A Proper Skincare Routine Isn’t Just “Treating Yo’Self”
Maybe this is just common sense, but it was a luxury I didn’t necessarily have in my early twenties. I was too broke to really consider putting money toward products that weren’t absolutely necessary for my survival, and so face masks were strictly reserved for girls’ nights in, complete with a cheap bottle of wine and a rom com. This year, I decided to make the jump and finally invest in quality skincare products, thanks to the recommendation of a coworker. Hello moisturizer, toner, and face serum!
Honestly, it made a bigger difference than I imagined — my skin is clearer, brighter, and healthier than ever, and now I feel like I’m pampering myself every single day. But it’s not just about feeling better — it’s about loving and taking care of your body. You deserve to treat yourself with care and keep your body as healthy as possible. It’s a form of self-love we should take more seriously.
Sometimes “Closure” Just Means Accepting You May Never Truly Get Closure
I used to be obsessed with closure. I felt this insane need to figure out how to close each chapter of my life, and it usually involved either confronting the people involved or, more often than not, compulsively fantasizing about confronting them. I’d attempt to put myself in the other person’s shoes just to understand why something ended, then get frustrated when that didn’t work out, either.
In the end, it was actually pretty counterproductive. Instead of moving on with my life, I spent all my free time wallowing in the past. And most of the time, instead of stumbling upon some new insight, I’d end up seeing exactly what I wanted to see. You know what takes a lot less time and emotional energy? Realizing that something — or someone — no longer serves a purpose in your life and walking away from it. Life isn’t meant to be wrapped up with a neat little bow, so don’t bother.
You Deserve Cheerleaders In Your Life — But That Doesn’t Mean Enablers
I firmly believe that your friends should be your cheerleaders. They’re the ones who show up. They’re the ones who get excited for you. They should want you to be happy, they should want you to be successful, and they should encourage you to do the things that get you to that point in your life.
But remember that cheerleaders and enablers are two separate things. Your friends shouldn’t be supporting your toxic behaviors or encouraging your unhealthy habits. They shouldn’t sit by as you self-destruct. Understanding the difference between someone who wants the best for you and someone who wants you to have anything and everything you want can be one of the most healthy things you can do for yourself.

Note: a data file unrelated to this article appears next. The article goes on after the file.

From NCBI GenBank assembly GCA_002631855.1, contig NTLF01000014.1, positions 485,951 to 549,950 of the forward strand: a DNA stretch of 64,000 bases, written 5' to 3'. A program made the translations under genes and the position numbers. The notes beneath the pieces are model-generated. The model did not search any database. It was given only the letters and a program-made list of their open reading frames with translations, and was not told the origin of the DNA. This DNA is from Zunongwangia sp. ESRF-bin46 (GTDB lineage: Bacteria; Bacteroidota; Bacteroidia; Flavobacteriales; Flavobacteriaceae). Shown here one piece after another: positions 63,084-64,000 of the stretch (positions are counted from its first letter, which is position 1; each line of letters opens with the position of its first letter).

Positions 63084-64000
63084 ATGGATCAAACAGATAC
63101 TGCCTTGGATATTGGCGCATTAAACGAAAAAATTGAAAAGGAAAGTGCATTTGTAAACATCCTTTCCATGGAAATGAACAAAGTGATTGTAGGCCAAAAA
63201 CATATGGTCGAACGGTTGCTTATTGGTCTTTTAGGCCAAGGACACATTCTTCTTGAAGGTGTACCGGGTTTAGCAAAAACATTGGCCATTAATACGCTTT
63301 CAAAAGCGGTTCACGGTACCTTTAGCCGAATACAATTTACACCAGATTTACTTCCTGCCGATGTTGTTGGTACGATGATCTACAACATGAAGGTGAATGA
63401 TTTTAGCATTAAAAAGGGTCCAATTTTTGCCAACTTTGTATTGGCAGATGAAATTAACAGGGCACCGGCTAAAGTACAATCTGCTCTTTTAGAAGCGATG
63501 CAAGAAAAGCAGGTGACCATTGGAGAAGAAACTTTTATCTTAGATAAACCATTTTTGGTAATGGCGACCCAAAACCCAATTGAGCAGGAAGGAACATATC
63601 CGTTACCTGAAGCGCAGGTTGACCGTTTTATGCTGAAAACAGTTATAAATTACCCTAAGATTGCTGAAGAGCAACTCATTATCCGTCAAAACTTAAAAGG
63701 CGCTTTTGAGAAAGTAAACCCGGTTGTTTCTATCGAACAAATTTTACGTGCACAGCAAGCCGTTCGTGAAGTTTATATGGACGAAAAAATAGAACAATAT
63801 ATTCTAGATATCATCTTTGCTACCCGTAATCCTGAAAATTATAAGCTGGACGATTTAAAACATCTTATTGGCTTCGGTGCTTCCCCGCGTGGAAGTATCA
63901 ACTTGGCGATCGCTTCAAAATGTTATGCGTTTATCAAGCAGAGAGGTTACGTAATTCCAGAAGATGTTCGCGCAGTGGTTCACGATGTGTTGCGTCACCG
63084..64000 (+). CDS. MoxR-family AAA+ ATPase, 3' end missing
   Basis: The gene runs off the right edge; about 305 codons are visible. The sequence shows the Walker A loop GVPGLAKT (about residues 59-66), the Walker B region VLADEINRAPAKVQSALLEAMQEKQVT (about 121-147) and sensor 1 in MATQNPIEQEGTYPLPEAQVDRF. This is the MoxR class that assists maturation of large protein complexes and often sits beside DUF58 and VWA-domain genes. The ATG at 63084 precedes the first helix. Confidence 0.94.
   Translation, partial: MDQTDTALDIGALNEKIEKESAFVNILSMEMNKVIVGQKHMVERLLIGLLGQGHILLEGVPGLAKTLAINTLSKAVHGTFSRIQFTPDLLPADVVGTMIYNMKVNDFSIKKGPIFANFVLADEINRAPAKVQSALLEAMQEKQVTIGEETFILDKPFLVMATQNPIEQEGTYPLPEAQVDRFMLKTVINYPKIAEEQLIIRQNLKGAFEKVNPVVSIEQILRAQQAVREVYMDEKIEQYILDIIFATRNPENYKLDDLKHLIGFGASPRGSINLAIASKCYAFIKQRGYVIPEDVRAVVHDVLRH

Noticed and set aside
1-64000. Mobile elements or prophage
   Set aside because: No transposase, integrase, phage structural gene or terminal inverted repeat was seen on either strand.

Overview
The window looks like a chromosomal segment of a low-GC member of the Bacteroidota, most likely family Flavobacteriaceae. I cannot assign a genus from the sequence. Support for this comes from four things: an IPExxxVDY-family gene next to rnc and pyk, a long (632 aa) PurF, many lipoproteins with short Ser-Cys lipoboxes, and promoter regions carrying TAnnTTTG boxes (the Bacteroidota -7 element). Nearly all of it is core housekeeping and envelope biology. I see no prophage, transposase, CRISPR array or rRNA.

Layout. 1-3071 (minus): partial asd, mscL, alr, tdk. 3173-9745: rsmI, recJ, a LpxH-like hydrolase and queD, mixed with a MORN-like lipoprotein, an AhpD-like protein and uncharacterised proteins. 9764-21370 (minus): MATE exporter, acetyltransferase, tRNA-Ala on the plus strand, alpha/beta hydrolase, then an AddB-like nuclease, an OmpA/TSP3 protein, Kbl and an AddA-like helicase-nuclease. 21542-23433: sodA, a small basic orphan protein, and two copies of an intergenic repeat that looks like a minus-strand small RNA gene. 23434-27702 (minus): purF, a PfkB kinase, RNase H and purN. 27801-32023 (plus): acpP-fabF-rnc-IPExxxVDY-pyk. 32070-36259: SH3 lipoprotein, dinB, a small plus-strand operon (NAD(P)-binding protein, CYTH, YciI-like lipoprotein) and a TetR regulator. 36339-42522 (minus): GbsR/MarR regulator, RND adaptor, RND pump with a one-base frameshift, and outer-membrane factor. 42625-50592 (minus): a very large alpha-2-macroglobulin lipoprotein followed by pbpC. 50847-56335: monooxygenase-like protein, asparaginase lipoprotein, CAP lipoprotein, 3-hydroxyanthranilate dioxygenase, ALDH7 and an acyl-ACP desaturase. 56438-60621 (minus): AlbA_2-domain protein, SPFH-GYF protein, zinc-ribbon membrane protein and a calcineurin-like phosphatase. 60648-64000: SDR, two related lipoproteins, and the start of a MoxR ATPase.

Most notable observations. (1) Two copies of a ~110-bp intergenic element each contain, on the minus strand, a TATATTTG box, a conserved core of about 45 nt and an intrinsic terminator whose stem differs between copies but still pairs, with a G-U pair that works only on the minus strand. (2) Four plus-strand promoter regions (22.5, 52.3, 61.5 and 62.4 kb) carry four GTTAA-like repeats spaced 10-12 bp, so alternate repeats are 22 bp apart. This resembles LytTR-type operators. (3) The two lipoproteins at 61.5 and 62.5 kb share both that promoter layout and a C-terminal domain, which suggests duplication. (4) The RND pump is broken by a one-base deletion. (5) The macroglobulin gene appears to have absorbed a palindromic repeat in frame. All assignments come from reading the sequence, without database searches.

Success Is Rarely As Glamorous As You’d Expect It To Be
I always imagined that realizing my lifelong dreams would change my life — and me — completely. I thought it would be the turning point in my life, my wake up call. You see it all the time in the movies. But after completing one of my lifelong goals this year, I teared up a little, poured myself a celebratory glass of wine, and then continued my life as if nothing had happened at all.
Sometimes success is subtle. Sometimes it doesn’t change anything about your life at all. You’re probably not going to wake up feeling like a new person, because chances are, you aren’t a new person. But that doesn’t make your successes any less important, and it doesn’t mean you shouldn’t be proud of yourself for your accomplishments. Remember that every little step matters.
You Can Choose To Change Your Life At Any Moment
Even if you can’t change your job right now, and even if you can’t change where you live, you can change what you do in your free time. You can change the people you surround yourself with. You can change the way you make decisions. You can change your tolerance for toxic behaviors. You can change your habits, your diet, your routine. You can change how you see and respond to the world. You just have to try.